It was an interesting season for Metta World Peace. (Is there any other kind?) The campaign began with a visibly/admittedly overweight MWP tapped to pick up where his close friend Lamar Odom left off: The bench Kahuna. Having watched Metta spend two triangular seasons doing little more than spot up and wait, I enthusiastically endorsed Mike Brown's plan for more responsibilities. With the ball in his hands more often, I was reasonably confident Metta would emerge more consistently engaged and perhaps even an effective scoring and play-making source. For a brief period, that vision seemed doable.
In his first seven games, MWP notched 10+ points three times, 3+ assists four times and drew fouls as a point-forward/post-presence. Defensively, he was typically a step (or three) slow and his 3-point shot was staggeringly absent -- through January, 14 percent success, rounding up -- but Metta still brought something to the table as an imperfect option. However, as time marched on, so did MWP's distance from the basket. For reasons I never could get explained by Brown or Metta, those post opportunities steadily declined, making MWP once again a lonely man there on the corner. Banished from the lane and lagging defensively, MWP's ineffectiveness reached the point where unless a return to the block was orchestrated, I questioned the logic of even playing him.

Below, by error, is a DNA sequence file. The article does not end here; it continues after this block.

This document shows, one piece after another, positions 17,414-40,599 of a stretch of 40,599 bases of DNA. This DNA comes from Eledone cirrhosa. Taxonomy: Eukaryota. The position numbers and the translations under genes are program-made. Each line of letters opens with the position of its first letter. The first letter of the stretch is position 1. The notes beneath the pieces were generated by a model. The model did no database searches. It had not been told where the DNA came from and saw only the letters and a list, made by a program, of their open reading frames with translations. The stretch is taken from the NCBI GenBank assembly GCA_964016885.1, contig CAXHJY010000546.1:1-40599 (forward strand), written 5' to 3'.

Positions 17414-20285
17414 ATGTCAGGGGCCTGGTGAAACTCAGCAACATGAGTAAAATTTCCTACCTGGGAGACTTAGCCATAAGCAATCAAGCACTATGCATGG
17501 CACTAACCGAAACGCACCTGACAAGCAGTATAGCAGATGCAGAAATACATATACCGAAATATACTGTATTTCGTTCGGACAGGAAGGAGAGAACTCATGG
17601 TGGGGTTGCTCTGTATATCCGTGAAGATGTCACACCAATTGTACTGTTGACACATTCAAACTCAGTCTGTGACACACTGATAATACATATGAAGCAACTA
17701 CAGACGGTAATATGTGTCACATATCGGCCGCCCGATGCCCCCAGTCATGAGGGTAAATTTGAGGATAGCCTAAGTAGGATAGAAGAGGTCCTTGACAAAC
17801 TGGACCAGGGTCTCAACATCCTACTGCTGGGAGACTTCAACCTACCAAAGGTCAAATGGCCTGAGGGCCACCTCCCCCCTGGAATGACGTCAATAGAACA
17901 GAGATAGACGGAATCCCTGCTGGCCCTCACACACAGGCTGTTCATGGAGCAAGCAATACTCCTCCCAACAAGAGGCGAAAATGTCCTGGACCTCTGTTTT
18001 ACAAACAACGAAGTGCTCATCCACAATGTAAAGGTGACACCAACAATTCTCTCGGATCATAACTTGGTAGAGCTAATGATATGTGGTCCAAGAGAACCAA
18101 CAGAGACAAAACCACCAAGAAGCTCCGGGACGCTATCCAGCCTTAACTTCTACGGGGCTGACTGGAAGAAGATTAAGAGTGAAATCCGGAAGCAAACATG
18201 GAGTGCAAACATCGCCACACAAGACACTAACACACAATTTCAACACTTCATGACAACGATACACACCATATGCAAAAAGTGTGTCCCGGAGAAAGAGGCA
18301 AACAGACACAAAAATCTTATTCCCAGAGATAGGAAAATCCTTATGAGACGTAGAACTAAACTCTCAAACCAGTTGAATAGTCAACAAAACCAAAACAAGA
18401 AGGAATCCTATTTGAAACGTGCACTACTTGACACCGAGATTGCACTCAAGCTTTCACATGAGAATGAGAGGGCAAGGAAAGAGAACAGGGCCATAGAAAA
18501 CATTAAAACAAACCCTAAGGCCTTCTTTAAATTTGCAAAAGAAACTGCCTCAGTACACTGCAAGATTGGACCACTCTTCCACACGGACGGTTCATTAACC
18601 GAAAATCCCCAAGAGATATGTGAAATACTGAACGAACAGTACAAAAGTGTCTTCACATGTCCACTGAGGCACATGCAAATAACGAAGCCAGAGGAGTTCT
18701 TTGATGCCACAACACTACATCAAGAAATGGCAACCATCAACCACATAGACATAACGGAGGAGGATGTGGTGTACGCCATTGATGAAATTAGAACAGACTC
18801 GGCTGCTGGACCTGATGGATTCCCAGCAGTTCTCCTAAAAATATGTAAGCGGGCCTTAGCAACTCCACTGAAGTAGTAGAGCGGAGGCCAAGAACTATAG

Shortly after an unusually strong effort against the Clips, MWP joined the first five, but consistent production still eluded him. For every game his defense or a timely 3-pointer made a difference, in several others Metta played like a shell of himself. Nobody would reasonably expect a Xerox of "Indiana" Ron-Ron, but something better than this version certainly was fair to request.
Desperately needed signs of life first came in March. Five double-digit showings. His 3-point shot began to fall semi-regularly. LeBron James and Paul Pierce were forced to work hard for points during Lakers victories. MWP looked more comfortable, and spoke freely about improved health and confidence. Still, his impact wasn't pronounced enough for MWP nor fans to hang their proverbial hat on.
April, however, proved a veritable hat rack.
On both sides of the ball, Metta performed not just like the dude from his debut season in L.A., but better. When a shin injury shelved Kobe Bryant for seven games, MWP picked up a big piece of the slack, averaging 16.3 points and reaching double-figures six times. A season-high nine assists against Golden State, was indicative of MWP's hand in shaping wins. Obviously, these numbers were to some degree a byproduct of The Mamba's absence, but 23 points (on a tidy 13 shots) against Houston came with Kobe in uniform. A sustainable high gear had been discovered, and for an underdog team looking to make a deep run, MWP became the roundball equivalent of found money.
Then came bankruptcy in the form of an elbow to the head of James Harden.